WHAM comes down south
30 March 2009
No, George Michael is not planning a reunion tour in the southern hemisphere of 1980s iconic band WHAM! Instead, a telescope called WHAM - the Wisconsin H-Alpha Mapper - has just been moved to Chile from the USA, with the help of University of Sydney physicist, Dr Greg Madsen.
WHAM has spent the last eleven years on Kitt Peak in Arizona, USA, creating 3D maps of interstellar plasma in the northern sky, as well as other astronomy mapping projects. Now, having been moved to the southern hemisphere, the telescope will allow astronomers to view and map the southern sky.
"We moved the WHAM telescope to the Cerro Tololo Interamerican Observatory in Chile in March this year. The whole process started in April 2008, when WHAM was removed from the pad on Kitt Peak and packed up in a truck," said Dr Madsen, from the School of Physics at the University of Sydney.
"I spent two weeks in Chile in March 2009 with Dr Matt Haffner, Kurt Jaehnig, Dr Ed Mierkiewicz and Alex Hill from the Department of Astronomy at the University of Wisconsin, installing and commissioning WHAM at its new site. We started with three giant wooden crates and made it into a fully functioning telescope in that time!"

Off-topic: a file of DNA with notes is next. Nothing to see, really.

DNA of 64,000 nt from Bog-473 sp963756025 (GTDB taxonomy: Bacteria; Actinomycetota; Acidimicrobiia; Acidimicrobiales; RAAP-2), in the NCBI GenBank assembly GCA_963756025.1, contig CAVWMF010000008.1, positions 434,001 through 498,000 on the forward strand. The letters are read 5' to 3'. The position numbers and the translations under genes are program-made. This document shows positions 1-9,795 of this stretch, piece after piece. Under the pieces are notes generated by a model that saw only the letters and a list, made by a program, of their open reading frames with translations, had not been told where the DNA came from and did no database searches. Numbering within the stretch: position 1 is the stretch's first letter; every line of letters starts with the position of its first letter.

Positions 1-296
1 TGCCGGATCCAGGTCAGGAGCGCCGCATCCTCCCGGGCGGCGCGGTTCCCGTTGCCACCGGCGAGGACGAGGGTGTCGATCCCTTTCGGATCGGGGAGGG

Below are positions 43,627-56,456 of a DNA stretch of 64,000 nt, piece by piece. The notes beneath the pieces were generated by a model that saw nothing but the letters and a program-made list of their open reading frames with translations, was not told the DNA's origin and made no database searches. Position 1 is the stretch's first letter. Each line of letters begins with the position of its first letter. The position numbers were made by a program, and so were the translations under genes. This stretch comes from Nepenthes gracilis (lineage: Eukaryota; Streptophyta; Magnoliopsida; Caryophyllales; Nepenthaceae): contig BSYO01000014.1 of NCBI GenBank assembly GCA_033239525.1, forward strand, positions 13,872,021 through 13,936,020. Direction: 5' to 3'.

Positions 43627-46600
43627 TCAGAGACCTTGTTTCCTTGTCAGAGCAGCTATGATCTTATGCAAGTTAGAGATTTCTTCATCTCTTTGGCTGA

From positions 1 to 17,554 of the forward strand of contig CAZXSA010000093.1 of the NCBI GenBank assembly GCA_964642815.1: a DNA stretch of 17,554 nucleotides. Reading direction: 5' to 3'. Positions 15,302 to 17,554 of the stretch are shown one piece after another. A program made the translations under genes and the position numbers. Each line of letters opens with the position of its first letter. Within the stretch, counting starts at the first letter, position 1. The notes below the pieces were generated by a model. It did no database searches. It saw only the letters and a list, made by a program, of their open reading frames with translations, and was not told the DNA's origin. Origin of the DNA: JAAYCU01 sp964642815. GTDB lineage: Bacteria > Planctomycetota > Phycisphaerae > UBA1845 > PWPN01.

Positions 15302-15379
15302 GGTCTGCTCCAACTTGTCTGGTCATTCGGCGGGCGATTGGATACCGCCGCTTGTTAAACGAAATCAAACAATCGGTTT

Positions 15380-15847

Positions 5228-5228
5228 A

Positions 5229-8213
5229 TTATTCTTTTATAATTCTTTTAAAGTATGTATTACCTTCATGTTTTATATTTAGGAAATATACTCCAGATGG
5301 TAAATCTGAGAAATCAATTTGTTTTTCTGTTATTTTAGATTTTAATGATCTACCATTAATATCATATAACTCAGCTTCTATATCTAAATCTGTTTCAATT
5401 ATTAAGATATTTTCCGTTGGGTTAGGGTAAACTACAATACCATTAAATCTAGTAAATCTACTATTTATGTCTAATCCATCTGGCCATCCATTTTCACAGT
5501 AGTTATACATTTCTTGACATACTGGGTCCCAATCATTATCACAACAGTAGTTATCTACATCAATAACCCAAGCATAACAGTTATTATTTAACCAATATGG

With the telescope being entirely remotely operated, Dr Madsen will be able to point WHAM around the sky and obtain new data from his office at the University of Sydney.
"As part of my PhD at the University of Wisconsin, I helped develop the instrument, so I continued my involvement with WHAM in moving it south," said Dr Madsen.
"As we start operating it in the southern hemisphere, other University of Sydney staff will be a part of our science team. Professor Bryan Gaensler and his students here in the School of Physics, in particular, have expressed a strong interest in being involved."
WHAM is designed to study the faint layer of ionised gas, called the Warm Ionised Medium, that pervades our Milky Way galaxy. The Warm Ionised Medium is many thousands of light years thick and much of the energy in it appears to come from active star formation.
"The Warm Ionised Medium is diffuse - it's made of very low density gas - so it's difficult to see with traditional astronomical instruments. Instead of taking images of this gas, WHAM is able to detect the Warm Ionised Medium by measuring spectra of very faint H-alpha emission from the gas," explained Dr Madsen.
"Using these spectra, WHAM has produced the first ever map of the distribution and motion of diffuse ionised gas in our Galaxy," said Dr Madsen.
"Now with WHAM in the southern hemisphere, we're hoping to find more data that will help us answer big questions about how galaxies work, such as: Where does the energy produced in the star-forming regions of our Galaxy go? How does that energy propagate away from these birth sites? How does this energy change as it travels, and how is it deposited back into our Galaxy?"
Learn more about the WHAM telescope at: www.astro.wisc.edu/wham/description.html
Contact: Katynna Gill
Phone: 02 9351 6997